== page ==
Got privilege? ASU workshops focus on recognizing, undoing systemic bias, oppression
ASU’s Center for the Study of Race and Democracy hosts 3 community events with leading diversity scholar, trainer Eddie Moore Jr.
Eddie Moore Jr. makes no bones about it. He’s trying to change the world.
His vehicle of choice is amped-up diversity training, the kind “that leads to evolutionary change that becomes permanent and systemic,” said Moore, in a Sept. 2 online interview on “The Philippe Mathews Show.”
“It’s exploring white privilege and oppression from systemic organizational design,” he continued. “If we’re going to see different results in organizations today, you can’t hire your way to change; you can’t just achieve visual diversity; we’re going to have to go at them from the source of their design.”
Understanding how racism, bias, and privilege are entrenched in American institutions — and what individuals can do to disrupt and dismantle those systems — will be Moore’s focus in three free community events hosted by ASU’s Center for the Study of Race and Democracy this week.
On Thursday evening, Moore will lead faculty and staff from ASU and other higher education institutions in the Phoenix metro area in an interactive, activities-based workshop at ASU’s Downtown Phoenix campus.
“The session examines systems of bias and privilege manifest in the structure and culture of colleges and universities,” said Ian Moulton, professor of English and interim director of the Center for the Study of Race and Democracy. “Participants will also learn ways to bring current events into class discussions to encourage critical thinking and ways to empower colleagues and students by acknowledging and validating their experiences.”
On Friday evening, Moore will lecture and lead a dialog at Mesa Community College on the roots and impact of racism, privilege and power in America. An all-day interactive workshop on Saturday will drill deeper into the material and move into action strategies.
Much of Moore’s work over the last two decades has concentrated on ensuring that k-16 students experience learning in an Inclusive and affirming environment. He’s partnered with schools and colleges in more than 17 states over the last five years.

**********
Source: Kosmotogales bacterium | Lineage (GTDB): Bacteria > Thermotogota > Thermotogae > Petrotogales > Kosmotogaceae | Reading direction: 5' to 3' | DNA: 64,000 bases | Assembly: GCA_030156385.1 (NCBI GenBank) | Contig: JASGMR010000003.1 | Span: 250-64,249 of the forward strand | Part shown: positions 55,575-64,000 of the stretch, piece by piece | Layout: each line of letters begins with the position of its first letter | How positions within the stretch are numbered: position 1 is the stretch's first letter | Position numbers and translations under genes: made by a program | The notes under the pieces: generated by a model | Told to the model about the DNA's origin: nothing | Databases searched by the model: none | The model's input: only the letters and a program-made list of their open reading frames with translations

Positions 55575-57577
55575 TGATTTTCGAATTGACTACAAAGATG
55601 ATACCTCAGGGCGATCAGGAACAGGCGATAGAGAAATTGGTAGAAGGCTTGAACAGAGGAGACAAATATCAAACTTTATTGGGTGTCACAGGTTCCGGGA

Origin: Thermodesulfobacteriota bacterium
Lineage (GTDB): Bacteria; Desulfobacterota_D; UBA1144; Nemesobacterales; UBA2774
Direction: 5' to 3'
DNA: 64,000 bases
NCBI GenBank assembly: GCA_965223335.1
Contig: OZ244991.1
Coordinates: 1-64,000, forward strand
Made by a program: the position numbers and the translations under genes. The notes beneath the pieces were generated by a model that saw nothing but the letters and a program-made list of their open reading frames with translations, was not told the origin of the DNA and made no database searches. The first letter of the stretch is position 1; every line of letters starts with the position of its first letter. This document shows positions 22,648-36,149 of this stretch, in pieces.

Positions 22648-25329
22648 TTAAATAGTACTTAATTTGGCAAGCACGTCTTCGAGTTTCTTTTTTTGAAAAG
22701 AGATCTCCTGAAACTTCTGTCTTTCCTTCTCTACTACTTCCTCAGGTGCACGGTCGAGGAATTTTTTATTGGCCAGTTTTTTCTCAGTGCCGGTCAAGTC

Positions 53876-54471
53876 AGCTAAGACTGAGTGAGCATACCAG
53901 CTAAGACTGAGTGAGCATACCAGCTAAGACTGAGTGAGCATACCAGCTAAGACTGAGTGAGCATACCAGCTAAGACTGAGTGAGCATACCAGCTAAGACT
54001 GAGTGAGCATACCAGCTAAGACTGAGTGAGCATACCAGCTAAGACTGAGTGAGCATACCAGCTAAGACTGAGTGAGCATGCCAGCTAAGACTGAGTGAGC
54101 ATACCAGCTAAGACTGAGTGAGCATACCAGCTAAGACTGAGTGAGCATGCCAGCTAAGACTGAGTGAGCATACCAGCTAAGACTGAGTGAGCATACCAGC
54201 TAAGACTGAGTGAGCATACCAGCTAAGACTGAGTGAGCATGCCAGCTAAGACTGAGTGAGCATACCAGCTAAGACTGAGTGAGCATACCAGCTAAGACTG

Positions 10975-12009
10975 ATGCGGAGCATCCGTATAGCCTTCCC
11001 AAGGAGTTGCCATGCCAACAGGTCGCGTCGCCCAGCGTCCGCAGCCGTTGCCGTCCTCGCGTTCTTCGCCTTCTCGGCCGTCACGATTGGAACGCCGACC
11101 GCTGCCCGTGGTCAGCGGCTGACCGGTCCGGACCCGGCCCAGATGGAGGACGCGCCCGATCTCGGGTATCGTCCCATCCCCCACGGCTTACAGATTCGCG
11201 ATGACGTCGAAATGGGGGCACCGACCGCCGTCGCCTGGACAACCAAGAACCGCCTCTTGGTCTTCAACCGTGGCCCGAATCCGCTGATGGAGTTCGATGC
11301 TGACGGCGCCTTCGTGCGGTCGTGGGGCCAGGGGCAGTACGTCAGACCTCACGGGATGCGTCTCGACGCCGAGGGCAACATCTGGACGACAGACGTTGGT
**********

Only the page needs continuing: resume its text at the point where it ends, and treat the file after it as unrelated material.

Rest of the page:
He is founder and program director of the White Privilege Conference. Launched in 1999 at Cornell College in Mount Vernon, Iowa with fewer than 200 participants, it is now a leading conference for social justice education. Held in cities around the nation, it draws about 3,000 students, higher education faculty and professionals, activists, social workers and counselors, healthcare workers, and members of spiritual communities and the non-profit and corporate sectors.
The conference addresses issues of privilege and oppression beyond skin color, inviting diverse perspectives on race, gender, sexuality, class, citizenship, and dis/ability.
“It’s built on a foundation of love and relationships,” Moore said. “It’s about action and accountability, not blame and shame.”
Deborah J. Cox, assistant director of ASU’s Center for the Study of Race and Democracy, first heard Moore speak at a Phoenix-area charter school in 2015 and was moved to attend the 17th annual White Privilege Conference, held in Philadelphia last April.
“Dr. Moore’s approach to these workshops make them transformative,” Cox said. “He combines keen intellect with an easygoing manner and knows how to relax a large audience. He eases into difficult conversations about implicit bias in a way that allows people to let go of their fears and have substantive, action-oriented discussions.
“The Center sees bringing in an individual of Eddie’s caliber as an investment in our community,” she observed, “and we are laying the groundwork with other community partners to potentially bring the White Privilege Conference to Phoenix in 2020.”
Moore has authored and edited numerous publications, including the collection “Everyday White People Confront Racial and Social Injustice: 15 Stories.” In 2014, he established The Privilege Institute, which publishes the interdisciplinary journal Understanding and Dismantling Privilege. He earned a doctorate in educational leadership from the University of Iowa, where his research focused on black football players at Division III schools in the Midwest.
ASU’s Center for the Study of Race and Democracy presents the following events as part of its “Impact Arizona” series:
College Educators Workshop on Racism and Privilege
When: 6:30-8:30 p.m. Sept. 8
Where: A. E. England Building, ASU Downtown Phoenix campus
The Root: Understanding Racism, Privilege and Power (lecture and dialog)
When: 6:30-8:30 p.m. Sept. 9
Where: Performing Arts Center, Mesa Community College, 1520 S. Longmore, Mesa
Examining the Root: Racism, Privilege, Leadership and Action (interactive workshop)
When: 9 a.m.-4 p.m.. Sept. 10
Where: Kirk Student Center, Navajo Room, Mesa Community College, 1833 W. Southern Ave, Mesa
Contact Sarah Herrera at firstname.lastname@example.org or 602-496-2114
The Center for the Study of Race and Democracy is a unit of ASU’s College of Integrative Sciences and Arts, with offices on the ASU Downtown Phoenix campus. Eddie Moore’s presentations on Sept. 9-10 are co-sponsored by the Maricopa Community College District.
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